Every node periodically exchange routing table updates to its immediate neighbors. The route updates can be either time-driven or event-driven. Two types of route update packets: full dump and incremental packets are used. The full dump packet carries all the available routing information, i.e., the entire routing table to the neighbors and the incremental packet carries only the information changed since the last full dump. For updating the routing information in a node, the update packet with the highest sequence number is used. The incremental update messages are sent more frequently than the full dump packets. The protocol will not scale in large network since a large portion of the network bandwidth is used in the updating procedures.

3.1.2. Optimized Link State Routing Protocol (OLSR)

The Optimized Link State Routing (OLSR) [11] is a proactive unicast optimized version of a pure link state routing protocol that employs an efficient link state packet forwarding mechanism called multipoint relaying. This protocol performs hop-by-hop routing; that is, each node in the network uses its most recent information to route a packet. The routing optimization is done mainly in two ways. Firstly, OLSR reduces the size of the control packets for a particular node during each route update by declaring only a subset of links with the node’s neighbors who are its multipoint relay selectors, instead of all links in the network. Any node which is not in the set can read and process each packet but do not retransmit. Secondly, it minimizes flooding of the control traffic by using only the selected nodes, called multipoint relays to disseminate information in the network. To select the multipoint relaying, each node periodically broadcasts a list of its one hop neighbors using hello messages. From the list of nodes in the hello messages, each node selects a subset of one hop neighbors, which covers all of its two hop neighbors. It provides optimal routes to every destination in terms of number of hops, which are immediately available when needed. As only multipoint relays of a node can retransmit its broadcast messages, this protocol significantly reduces the number of retransmissions in a flooding or broadcast procedure.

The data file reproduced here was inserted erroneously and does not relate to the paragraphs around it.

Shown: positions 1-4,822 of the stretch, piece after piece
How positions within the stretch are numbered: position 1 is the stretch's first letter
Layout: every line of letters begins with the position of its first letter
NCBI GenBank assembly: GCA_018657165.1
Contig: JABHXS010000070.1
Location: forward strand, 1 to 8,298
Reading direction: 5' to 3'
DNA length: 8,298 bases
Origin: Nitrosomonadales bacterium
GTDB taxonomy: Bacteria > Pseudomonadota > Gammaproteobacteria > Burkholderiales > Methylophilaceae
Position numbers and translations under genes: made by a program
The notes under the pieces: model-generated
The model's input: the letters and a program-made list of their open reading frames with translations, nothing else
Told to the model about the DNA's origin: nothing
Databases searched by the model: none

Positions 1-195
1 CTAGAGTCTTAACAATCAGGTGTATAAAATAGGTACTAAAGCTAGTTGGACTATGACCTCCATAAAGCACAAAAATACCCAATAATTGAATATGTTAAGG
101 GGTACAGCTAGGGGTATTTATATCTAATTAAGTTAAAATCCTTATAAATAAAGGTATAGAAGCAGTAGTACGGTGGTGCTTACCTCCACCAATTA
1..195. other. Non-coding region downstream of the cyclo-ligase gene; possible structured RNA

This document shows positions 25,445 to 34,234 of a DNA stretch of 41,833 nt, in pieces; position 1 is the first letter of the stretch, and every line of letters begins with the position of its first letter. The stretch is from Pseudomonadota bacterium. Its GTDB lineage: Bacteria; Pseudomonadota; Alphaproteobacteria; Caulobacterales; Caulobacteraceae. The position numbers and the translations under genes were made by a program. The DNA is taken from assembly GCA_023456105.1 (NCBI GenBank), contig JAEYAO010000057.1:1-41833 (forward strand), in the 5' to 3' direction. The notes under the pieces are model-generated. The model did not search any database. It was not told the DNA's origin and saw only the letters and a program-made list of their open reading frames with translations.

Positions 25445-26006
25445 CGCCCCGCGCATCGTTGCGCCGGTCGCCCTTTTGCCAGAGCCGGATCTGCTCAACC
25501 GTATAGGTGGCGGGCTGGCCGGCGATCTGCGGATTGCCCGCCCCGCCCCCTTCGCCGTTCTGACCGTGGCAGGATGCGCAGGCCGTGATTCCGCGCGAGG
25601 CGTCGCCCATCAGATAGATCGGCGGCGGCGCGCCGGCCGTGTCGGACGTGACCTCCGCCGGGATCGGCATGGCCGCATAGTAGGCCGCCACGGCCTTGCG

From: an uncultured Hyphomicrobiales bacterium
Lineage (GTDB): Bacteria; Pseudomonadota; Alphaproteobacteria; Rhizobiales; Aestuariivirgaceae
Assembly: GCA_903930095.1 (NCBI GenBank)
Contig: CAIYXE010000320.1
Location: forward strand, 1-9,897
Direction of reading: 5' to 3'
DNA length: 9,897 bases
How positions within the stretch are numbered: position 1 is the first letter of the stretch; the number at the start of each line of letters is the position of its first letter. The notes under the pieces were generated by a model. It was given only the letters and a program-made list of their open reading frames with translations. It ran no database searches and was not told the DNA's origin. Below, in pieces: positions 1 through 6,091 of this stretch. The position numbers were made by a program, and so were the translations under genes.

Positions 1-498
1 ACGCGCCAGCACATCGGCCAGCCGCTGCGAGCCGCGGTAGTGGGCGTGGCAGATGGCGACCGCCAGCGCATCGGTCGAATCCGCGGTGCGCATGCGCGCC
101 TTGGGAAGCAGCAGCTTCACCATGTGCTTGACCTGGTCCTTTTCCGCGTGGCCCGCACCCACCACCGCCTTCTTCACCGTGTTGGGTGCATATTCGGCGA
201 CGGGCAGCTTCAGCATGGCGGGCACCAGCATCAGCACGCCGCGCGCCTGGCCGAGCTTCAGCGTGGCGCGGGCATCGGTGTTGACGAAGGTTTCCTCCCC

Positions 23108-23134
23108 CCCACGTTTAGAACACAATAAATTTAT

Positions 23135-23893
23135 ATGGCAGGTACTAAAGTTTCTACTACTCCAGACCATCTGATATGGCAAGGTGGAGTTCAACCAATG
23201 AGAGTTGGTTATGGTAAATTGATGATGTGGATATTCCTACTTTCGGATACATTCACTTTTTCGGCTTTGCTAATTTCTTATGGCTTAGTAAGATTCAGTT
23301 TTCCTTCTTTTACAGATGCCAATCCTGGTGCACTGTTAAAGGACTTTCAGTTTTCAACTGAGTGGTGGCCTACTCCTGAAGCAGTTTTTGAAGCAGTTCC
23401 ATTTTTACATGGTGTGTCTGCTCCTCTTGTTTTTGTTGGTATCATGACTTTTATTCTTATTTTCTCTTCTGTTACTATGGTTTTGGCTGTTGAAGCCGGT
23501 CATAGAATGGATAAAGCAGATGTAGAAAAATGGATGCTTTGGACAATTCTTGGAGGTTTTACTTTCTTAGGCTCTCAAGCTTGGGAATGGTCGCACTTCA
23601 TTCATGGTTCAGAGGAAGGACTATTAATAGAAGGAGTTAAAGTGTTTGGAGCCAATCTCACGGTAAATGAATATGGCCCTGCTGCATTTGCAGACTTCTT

Therefore, the protocol works based on the mechanisms of: neighbors-sensing based on periodic exchange of hello messages, efficient flooding of control traffic using the concept of multipoint relays, and computation of an optimal route using the shortest-path algorithm. This protocol does not notify the source immediately after detecting a broken link and source node comes to know that route is broken when the intermediate node broadcasts its next packet. The proposed protocol is best suitable for large and dense ad hoc networks.

3.1.3. Fisheye State Routing Protocol (FSR)

The Fisheye State Routing (FSR) [12] is a proactive unicast routing protocol based on link state routing algorithm with effectively reduced overhead to maintain network topology information. The novelty of FSR is that it uses a special structure of the network called the “fisheye”. FSR maintains the accurate distance and path quality information about the immediate neighboring nodes and progressively reduces detail as the distance increases. In link state routing algorithm, used for wired networks, link state updates are generated and flooded through the network whenever a node detects a topology change. However, in FSR nodes exchange link state information periodically only with the neighboring nodes to maintain up-to-date full topology information of the network. To reduce the size of link state update messages, FSR uses different update periods for different entries in the routing table. Link state updates corresponding to the nodes within a smaller scope are propagated with higher frequency.